Make sure that you are psychologically and physically prepared. Check all of your gear over thoroughly and make contingency plans, in case of emergencies. Remember to find your pace and take it slow.
Get to know the signs of altitude sickness and the effects it can have upon you and your decision making. Remember when faced with an isolated, often hostile environment you’ll be relying upon your wits as much as your stamina to survive.
Headaches are often the first sign of altitude sickness and you may also experience fatigue, loss of appetite, difficulty sleeping or nausea. It is important to listen to your body and slow down sooner before these symptoms progress and you risk aggravating your condition. Returning to lower ground will completely stop the sickness at an early stage.
To help to alleviate the symptoms you may wish to take Diamox (generic name Acetazolamide). It comes with its own set of side effects such as tingling fingers, increased urination and in rare cases, blurred vision. However, it will acidify your blood, stimulating breathing and thereby increasing your oxygen levels.
You can get Diamox on prescription before leaving for your high altitude hiking and it may be worth trying it out first to see how the side effects are for you.
Normal painkillers can also help to relieve the headache you experience whilst acclimatizing, although they will be less efficient than usual and will not help with the actual problem unlike Diamox.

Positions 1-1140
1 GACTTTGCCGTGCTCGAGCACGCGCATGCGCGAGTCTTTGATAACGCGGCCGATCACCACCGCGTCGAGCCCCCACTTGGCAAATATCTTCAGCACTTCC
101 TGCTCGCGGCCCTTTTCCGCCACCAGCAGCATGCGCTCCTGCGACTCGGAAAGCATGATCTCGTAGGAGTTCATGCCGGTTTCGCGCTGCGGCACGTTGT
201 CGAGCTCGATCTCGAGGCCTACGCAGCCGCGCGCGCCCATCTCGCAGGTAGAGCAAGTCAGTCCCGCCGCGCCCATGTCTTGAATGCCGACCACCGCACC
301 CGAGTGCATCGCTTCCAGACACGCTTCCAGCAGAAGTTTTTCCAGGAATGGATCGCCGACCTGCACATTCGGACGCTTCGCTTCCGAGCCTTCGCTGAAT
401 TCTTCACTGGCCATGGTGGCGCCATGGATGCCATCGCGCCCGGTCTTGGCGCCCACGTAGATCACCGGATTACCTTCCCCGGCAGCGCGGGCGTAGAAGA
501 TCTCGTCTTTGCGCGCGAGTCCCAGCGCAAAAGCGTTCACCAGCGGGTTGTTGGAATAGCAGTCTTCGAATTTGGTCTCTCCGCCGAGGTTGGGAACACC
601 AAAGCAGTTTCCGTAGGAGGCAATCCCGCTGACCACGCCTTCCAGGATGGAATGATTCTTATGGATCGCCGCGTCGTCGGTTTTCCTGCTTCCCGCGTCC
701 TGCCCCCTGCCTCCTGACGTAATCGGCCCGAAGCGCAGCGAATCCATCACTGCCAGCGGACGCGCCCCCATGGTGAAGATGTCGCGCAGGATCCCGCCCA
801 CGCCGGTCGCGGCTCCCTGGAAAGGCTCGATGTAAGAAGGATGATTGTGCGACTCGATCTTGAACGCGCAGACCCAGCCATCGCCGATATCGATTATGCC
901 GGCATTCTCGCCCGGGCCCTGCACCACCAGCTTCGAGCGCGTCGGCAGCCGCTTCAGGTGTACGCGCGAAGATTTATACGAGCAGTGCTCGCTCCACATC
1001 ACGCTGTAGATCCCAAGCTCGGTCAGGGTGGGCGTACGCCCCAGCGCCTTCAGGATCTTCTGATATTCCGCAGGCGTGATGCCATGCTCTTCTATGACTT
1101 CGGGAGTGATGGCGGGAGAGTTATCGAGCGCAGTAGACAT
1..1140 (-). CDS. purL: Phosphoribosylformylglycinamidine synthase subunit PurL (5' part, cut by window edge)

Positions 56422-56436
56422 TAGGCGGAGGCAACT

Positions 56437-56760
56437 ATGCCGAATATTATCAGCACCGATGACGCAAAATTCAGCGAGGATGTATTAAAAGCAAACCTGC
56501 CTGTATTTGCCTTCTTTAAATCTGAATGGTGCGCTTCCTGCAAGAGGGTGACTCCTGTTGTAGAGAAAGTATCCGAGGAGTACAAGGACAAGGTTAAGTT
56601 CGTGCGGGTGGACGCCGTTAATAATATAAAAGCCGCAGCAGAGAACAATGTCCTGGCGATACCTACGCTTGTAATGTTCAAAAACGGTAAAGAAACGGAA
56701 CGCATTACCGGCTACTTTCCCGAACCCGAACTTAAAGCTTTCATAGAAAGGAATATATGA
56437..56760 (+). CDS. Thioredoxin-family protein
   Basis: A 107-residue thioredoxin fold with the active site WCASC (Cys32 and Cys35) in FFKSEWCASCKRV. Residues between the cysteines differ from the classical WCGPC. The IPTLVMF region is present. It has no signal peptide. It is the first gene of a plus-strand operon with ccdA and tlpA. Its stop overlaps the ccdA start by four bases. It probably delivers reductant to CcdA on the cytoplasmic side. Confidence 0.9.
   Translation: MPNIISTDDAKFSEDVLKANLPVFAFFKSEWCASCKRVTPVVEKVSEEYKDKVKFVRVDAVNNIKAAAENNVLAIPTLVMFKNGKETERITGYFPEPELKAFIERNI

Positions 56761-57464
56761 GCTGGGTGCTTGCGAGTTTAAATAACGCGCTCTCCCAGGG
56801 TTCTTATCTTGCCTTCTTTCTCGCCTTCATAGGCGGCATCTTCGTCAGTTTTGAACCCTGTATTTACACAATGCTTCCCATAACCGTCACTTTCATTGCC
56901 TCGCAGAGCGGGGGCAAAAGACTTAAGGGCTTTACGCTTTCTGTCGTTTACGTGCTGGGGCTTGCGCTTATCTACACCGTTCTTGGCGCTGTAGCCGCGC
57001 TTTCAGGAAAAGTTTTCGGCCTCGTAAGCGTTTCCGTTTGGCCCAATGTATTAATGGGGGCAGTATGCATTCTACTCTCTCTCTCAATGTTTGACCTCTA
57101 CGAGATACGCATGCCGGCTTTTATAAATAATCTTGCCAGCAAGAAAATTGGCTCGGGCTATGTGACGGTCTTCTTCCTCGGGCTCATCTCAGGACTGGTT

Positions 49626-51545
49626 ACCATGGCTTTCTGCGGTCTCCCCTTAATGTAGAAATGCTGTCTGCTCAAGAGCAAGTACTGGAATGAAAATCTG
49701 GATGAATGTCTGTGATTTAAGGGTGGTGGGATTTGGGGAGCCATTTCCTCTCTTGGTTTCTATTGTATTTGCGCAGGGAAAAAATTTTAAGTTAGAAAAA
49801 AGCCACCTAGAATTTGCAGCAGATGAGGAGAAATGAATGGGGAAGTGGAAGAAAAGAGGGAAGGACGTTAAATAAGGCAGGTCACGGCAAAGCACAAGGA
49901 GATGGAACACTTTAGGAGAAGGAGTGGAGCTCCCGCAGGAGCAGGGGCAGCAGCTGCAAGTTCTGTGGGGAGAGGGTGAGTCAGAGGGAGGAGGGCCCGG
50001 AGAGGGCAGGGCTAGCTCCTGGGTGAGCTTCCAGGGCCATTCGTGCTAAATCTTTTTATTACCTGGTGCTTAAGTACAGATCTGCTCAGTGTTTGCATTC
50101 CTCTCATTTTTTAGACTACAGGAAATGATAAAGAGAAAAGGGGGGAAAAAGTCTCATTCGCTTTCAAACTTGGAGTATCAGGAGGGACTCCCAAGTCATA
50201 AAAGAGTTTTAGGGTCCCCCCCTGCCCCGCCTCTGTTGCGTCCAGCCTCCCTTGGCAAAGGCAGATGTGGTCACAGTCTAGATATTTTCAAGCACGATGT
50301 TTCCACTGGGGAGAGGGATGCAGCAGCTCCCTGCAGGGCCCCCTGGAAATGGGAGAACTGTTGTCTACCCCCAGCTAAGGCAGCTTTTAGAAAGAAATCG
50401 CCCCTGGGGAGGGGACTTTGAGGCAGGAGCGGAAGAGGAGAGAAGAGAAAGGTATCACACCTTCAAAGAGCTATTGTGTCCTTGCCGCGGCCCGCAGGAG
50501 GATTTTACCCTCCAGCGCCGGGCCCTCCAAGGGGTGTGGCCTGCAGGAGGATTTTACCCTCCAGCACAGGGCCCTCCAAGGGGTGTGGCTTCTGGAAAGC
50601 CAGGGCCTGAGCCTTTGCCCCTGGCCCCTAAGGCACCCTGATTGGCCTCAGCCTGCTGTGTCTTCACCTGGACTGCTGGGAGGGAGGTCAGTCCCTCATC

I have hiked at high altitudes a good amount of times now, and so far I have not had to use Diamox, so can’t comment from a personal point of view. That isn’t to say I wouldn’t use it, absolutely I would if it meant I could continue on a trip I have probably spent a lot of time and money to do.
Preparing correctly for high altitude hiking could save your life. It is important not only to be fit and healthy, but to prepare your body for a decrease in oxygen levels through cardiovascular and high-intensity interval training as well as breathing exercises.
If you still have any questions about how to prepare for altitude hiking, especially if you have any preexisting medical conditions, it is very important to have your concerns addressed by a health professional before you go. Remember altitude sickness can even kill if you are not sufficiently prepared and ascend too quickly without sufficient acclimatization.
It’s really important to stress again, that even with the best preparations, sometimes your body just reacts badly to altitude, and there is no set pattern.
What I mean by that is that, the first ten times hiking at high altitude you might be fine and have no issues, but on the eleventh time, you might react badly to it. There is no logical pattern to it, so always stay aware and put your health and safety first!